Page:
Non-alcoholic fatty liver disease (NAFLD), chronic hepatitis B (HBV), and chronic hepatitis C infection are the leading causes of chronic liver disease and hepatocellular carcinoma in the US. NAFLD, comprising non-alcoholic fatty liver (NAFL) and non-alcoholic steatohepatitis (NASH), is a multi-system disease with hepatic and extrahepatic manifestations, such as type 2 diabetes mellitus and cardiovascular disease; it affects 30% of the adult population and at least 10% of children [1, 2]. NASH related liver transplantations are predicted to eclipse other indications over the next decade , and NASH has emerged as the dominant cause of hepatocellular carcinoma (HCC), the only cancer with rising incidence and third leading cause of cancer mortality . Deaths from HBV are declining, but models predict a two-fold increase in HCV-related deaths. Of the 18910 deaths due to HCC in 2010, at least half were attributed to HCV infection .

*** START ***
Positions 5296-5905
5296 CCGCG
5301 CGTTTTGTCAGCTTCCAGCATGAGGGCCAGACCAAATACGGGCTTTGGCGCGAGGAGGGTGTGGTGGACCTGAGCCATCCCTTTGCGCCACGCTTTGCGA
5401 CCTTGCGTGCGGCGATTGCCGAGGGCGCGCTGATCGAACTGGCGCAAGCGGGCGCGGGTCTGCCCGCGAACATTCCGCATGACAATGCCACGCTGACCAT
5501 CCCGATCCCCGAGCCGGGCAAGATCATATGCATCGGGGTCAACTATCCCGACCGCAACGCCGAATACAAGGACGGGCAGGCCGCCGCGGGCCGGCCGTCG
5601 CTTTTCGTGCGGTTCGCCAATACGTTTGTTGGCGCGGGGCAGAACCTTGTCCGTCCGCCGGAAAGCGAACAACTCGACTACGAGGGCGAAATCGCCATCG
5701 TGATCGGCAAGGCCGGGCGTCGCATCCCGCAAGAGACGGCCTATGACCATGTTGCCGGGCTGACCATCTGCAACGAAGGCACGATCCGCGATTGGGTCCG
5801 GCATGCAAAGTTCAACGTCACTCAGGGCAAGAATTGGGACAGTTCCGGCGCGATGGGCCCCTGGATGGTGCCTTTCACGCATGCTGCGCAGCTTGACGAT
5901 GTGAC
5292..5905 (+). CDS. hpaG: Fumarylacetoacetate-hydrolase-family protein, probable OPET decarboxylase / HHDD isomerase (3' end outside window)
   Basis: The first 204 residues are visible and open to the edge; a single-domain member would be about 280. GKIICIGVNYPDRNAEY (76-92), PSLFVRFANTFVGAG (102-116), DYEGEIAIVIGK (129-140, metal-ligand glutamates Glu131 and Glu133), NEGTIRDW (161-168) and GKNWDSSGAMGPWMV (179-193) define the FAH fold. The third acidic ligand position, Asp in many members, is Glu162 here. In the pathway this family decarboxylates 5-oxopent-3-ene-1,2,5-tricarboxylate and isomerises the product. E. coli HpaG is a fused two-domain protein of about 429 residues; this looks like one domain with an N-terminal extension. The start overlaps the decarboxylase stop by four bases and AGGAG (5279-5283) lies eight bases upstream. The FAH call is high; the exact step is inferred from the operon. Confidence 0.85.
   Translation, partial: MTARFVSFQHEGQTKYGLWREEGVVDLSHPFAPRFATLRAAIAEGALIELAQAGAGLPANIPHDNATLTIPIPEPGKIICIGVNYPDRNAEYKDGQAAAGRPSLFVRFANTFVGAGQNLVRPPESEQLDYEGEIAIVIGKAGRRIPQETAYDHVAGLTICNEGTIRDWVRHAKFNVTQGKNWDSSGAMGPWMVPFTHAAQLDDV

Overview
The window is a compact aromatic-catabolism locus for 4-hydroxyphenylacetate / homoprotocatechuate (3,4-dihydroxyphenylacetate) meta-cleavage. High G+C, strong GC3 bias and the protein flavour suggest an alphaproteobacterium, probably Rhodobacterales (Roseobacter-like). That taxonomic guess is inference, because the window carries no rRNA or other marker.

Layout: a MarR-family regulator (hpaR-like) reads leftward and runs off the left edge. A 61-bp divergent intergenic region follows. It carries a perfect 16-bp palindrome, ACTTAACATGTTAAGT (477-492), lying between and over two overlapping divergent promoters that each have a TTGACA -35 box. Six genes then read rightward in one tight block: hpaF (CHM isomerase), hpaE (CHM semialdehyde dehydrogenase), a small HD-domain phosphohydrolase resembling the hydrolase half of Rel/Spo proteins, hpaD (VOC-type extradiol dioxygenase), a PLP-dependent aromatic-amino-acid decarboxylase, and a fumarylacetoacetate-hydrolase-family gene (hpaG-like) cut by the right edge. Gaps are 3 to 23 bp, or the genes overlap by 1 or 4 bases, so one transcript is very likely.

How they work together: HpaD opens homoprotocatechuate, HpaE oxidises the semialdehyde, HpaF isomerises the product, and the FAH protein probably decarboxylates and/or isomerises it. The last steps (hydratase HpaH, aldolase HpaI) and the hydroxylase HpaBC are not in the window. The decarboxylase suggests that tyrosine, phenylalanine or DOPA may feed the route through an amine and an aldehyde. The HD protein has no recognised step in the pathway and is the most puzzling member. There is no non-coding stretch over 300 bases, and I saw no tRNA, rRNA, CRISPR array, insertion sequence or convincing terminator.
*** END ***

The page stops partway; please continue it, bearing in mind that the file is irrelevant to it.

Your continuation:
With the growing burden of end stage liver disease, the limitations of transplantation both in terms of cost and number of livers available, it is critical to increase the pace of development of safe and effective therapies to prevent and treat NASH, fibrosis and cirrhosis to reduce morbidity and mortality.
Interest in the development of therapeutic options to treat NASH, and to prevent or treat liver fibrosis and cirrhosis is high, with more than 40 pharmaceutical, biotech and diagnostic companies involved in exploring and testing therapeutic strategies . The drug development field is challenged by the complexity of the disease etiology and pathophysiology, natural course of disease and the resulting divergent strategies for therapeutic approaches.